In planning for the installation of a cost system, I

would like to emphasize the fact that the usefulness of many otherwise excellent and efficient systems, has been lessened, if not entirely destroyed, by too much detail. A cost system is in itself not an end, but a means to an end, and effort is wasted and usefulness lessened in direct proportion to the amount of unnecessary or unused information it obtains. While it may be well, even when the installation of a cost system is first undertaken, to plan for all details which will ultimately be required, it is not advisable to try to put it into operation in complete detail at the beginning. After an experience extending over a good many years, installing systems for different industries, it is the writer's belief that the installation in a factory of any considerable size, should be undertaken as two distinct problems and at two definite periods not less than six months apart. The systems should be planned in full, but only the essentials at first put into effect, and the elaboration and carrying out of details taken up at a later date; that is, first build and be sure the foundation is right, then erect the superstructure.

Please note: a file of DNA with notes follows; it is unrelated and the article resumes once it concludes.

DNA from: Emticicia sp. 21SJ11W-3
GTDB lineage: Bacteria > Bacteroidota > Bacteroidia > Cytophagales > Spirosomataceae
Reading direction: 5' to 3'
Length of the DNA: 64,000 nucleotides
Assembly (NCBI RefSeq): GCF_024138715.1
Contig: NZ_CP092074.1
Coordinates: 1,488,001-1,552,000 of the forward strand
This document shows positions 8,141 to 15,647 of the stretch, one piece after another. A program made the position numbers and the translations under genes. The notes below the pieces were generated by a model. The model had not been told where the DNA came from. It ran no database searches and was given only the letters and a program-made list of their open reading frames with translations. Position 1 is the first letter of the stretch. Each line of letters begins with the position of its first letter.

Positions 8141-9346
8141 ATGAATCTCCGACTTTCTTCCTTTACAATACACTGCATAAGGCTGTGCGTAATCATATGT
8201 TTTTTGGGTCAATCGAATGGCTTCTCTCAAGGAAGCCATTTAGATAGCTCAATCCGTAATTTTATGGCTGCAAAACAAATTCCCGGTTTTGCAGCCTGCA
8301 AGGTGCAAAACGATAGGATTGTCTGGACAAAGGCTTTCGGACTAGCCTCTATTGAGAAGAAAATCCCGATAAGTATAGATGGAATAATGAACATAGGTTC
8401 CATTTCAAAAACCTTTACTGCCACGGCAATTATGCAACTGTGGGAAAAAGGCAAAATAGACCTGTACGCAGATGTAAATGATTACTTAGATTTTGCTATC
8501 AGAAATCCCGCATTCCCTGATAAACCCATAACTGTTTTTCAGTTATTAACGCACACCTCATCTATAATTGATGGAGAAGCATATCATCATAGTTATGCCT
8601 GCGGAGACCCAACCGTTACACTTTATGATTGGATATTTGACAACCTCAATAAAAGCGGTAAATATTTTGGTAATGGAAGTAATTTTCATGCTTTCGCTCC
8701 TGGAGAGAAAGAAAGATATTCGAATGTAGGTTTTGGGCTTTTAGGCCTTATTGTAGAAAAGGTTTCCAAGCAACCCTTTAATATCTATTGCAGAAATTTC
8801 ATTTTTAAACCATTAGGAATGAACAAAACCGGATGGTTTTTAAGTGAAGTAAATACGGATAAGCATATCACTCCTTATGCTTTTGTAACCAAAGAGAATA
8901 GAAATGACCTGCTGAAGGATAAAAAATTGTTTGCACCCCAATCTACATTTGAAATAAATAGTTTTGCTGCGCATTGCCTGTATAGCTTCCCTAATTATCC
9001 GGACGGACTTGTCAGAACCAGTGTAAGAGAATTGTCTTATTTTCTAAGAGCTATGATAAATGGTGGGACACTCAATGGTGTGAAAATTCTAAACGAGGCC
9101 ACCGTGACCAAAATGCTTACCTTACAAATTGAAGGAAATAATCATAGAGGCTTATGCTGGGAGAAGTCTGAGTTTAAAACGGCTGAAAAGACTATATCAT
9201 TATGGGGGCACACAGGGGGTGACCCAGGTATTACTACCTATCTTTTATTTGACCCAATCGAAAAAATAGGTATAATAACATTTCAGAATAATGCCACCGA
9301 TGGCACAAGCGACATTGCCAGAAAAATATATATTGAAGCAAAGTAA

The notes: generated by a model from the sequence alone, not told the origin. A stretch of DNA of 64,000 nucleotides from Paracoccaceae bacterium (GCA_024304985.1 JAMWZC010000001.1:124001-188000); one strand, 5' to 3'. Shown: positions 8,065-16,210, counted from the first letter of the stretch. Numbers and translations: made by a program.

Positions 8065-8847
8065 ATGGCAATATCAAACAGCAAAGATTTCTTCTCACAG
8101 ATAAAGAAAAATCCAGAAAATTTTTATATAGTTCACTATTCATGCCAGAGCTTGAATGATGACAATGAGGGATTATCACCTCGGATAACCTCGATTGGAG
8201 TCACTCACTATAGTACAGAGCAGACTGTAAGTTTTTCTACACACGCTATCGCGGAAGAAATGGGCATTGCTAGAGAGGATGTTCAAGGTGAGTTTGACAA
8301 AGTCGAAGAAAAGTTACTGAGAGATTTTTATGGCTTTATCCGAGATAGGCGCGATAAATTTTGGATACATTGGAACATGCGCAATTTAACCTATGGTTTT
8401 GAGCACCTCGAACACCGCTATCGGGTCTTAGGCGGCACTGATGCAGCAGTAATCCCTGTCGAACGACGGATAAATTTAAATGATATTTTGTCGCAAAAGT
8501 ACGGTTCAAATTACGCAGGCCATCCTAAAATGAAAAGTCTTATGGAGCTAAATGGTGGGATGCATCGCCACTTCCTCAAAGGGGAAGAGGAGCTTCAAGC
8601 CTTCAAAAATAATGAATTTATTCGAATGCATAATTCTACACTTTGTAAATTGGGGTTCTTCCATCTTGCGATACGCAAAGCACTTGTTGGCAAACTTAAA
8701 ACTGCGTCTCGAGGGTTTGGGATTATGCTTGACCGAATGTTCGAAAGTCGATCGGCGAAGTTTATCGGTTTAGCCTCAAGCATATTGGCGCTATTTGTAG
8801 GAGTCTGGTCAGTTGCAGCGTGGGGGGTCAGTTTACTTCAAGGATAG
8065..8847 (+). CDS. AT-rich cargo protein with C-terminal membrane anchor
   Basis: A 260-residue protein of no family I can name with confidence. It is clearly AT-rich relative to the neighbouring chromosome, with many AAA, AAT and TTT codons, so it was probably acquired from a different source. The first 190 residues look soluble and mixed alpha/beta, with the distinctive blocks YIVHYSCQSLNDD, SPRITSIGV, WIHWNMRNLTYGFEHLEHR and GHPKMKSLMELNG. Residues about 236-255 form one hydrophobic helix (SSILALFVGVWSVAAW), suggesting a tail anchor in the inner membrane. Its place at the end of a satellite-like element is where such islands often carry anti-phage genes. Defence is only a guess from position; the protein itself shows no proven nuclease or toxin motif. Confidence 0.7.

The Lumbermen and Users of Woods, as Well as Botanists and Scientists, Have Much to Say About the Title by Which a Wood Shall Become Known